Not long ago, a young lady, educated in one of the nearby liberal arts colleges, asked about the Bible’s relationship to pagan myths. Her teacher had asserted that Genesis 1 was just Jewish mythology based on earlier near-eastern writings. I had written a bit about pagan mythology in my book, The Beauty of God for a Broken World, and I knew somewhat more that I wrote. She seemed satisfied, but I wish I could have placed The Bible among the Myths in her hand.
I have often described the Bible’s creation account as an anti-mythology. Oswalt provides new depth for that description. He begins, in one sense, with the end of the story as he reviews how the combination of the Greek and Hebrew worldviews led to the unique understanding that we find in Western civilization.
As a result of that combination there was now an explanation for the Greek intuition of a universe [instead of a “polyverse”]: there is one Creator who has given rise to the universe and in whose creative will it finds its unity. At the same time the Greeks showed the Hebrews the logical implications of their monotheism (25).
Chapter 2 shows that to call the Bible a myth or a collection of myths stretches the definition of myth so much that it ceases to be a useful term. Chapters 3 and 4 highlight the fundamental contrast between the biblical and the mythological worldviews. Mythological thinking sees a continuity between the gods and human beings and all of nature. The Bible insists that God is transcendent. He stands far above His creation. There is no gradual scale of beings between God and the world.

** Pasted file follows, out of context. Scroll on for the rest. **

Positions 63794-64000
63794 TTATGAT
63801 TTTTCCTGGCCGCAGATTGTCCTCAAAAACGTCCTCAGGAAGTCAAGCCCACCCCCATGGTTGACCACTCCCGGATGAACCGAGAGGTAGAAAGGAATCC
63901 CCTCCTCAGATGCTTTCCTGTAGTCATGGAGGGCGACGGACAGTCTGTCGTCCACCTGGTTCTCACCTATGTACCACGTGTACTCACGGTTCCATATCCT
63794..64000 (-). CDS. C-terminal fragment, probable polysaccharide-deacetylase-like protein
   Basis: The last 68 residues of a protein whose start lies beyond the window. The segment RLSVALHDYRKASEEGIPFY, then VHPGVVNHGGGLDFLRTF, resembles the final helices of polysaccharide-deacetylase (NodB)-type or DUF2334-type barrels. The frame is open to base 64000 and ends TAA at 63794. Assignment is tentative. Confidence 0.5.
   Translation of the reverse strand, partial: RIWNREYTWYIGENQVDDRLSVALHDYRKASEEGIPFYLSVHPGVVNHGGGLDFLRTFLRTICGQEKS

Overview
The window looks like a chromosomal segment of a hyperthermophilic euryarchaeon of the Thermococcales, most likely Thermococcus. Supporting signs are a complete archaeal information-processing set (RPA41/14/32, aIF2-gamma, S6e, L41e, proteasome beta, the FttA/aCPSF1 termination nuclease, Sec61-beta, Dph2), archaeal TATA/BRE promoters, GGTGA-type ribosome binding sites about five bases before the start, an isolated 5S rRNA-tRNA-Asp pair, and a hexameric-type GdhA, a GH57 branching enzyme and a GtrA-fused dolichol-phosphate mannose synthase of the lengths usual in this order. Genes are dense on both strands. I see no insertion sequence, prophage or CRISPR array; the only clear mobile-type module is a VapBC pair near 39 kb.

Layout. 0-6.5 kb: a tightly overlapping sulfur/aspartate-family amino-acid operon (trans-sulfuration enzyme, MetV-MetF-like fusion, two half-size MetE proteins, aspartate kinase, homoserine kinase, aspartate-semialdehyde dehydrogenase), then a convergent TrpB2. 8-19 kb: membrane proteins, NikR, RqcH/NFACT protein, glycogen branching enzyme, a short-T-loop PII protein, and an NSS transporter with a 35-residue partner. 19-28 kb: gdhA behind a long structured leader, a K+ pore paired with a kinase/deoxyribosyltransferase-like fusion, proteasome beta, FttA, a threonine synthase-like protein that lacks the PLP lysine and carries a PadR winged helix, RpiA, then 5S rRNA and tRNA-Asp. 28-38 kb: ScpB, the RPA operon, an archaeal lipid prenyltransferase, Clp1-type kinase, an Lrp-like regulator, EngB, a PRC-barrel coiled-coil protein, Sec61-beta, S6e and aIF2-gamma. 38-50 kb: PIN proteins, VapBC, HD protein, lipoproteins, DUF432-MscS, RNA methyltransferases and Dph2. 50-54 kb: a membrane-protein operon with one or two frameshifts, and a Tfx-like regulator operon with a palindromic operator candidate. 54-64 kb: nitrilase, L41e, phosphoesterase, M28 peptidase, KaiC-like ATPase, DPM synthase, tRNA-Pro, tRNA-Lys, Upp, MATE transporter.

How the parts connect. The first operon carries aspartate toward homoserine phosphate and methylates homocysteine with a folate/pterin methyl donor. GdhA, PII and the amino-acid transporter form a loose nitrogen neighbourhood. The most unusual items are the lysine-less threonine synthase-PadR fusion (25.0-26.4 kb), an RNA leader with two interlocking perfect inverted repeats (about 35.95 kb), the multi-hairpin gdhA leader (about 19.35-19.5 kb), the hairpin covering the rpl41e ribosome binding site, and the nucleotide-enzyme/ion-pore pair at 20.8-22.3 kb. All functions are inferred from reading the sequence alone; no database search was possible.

“The Bible versus Myth” (chapter 5) examines a number of parallels between the Bible and its surrounding culture. It would be surprising if there were no such points of contact, but Oswalt shows that they function in entirely different ways in the pagan worldview than they do in the Bible.
The next two chapters argue that the biblical worldview provides the only solid basis for a truly historical perspective on life. Genuine history, as opposed to king lists and royal annals, is not found in the ancient near east.
The final chapter is perhaps the least interesting for the general reader. In it Oswalt reacts briefly with proposals by other Old Testament scholars who offer other explanations for the Bible’s worldview. I highly recommend this book for people who have heard that the Bible is just a bunch of myths.